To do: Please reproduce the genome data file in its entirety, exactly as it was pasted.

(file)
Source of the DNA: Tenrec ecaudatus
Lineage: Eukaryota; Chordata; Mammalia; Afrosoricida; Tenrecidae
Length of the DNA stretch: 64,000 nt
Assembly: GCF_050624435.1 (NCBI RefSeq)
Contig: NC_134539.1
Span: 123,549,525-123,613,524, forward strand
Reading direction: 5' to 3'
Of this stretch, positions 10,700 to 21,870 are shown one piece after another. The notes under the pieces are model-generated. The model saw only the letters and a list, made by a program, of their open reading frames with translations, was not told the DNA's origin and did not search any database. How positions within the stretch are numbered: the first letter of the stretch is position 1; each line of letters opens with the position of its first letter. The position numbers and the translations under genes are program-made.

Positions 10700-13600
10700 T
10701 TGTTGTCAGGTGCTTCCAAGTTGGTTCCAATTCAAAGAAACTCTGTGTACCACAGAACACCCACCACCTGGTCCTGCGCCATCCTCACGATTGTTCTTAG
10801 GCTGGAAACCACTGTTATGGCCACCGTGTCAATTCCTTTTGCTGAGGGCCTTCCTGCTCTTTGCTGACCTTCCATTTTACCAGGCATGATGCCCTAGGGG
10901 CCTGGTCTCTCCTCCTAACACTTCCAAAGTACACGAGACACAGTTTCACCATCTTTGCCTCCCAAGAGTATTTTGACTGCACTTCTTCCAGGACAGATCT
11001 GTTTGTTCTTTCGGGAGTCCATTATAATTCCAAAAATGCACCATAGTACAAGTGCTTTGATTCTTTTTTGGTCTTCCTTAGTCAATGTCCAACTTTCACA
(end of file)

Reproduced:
Source of the DNA: Tenrec ecaudatus
Lineage: Eukaryota; Chordata; Mammalia; Afrosoricida; Tenrecidae
Length of the DNA stretch: 64,000 nt
Assembly: GCF_050624435.1 (NCBI RefSeq)
Contig: NC_134539.1
Span: 123,549,525-123,613,524, forward strand
Reading direction: 5' to 3'
Of this stretch, positions 10,700 to 21,870 are shown one piece after another. The notes under the pieces are model-generated. The model saw only the letters and a list, made by a program, of their open reading frames with translations, was not told the DNA's origin and did not search any database. How positions within the stretch are numbered: the first letter of the stretch is position 1; each line of letters opens with the position of its first letter. The position numbers and the translations under genes are program-made.

Positions 10700-13600
10700 T
10701 TGTTGTCAGGTGCTTCCAAGTTGGTTCCAATTCAAAGAAACTCTGTGTACCACAGAACACCCACCACCTGGTCCTGCGCCATCCTCACGATTGTTCTTAG
10801 GCTGGAAACCACTGTTATGGCCACCGTGTCAATTCCTTTTGCTGAGGGCCTTCCTGCTCTTTGCTGACCTTCCATTTTACCAGGCATGATGCCCTAGGGG
10901 CCTGGTCTCTCCTCCTAACACTTCCAAAGTACACGAGACACAGTTTCACCATCTTTGCCTCCCAAGAGTATTTTGACTGCACTTCTTCCAGGACAGATCT
11001 GTTTGTTCTTTCGGGAGTCCATTATAATTCCAAAAATGCACCATAGTACAAGTGCTTTGATTCTTTTTTGGTCTTCCTTAGTCAATGTCCAACTTTCACA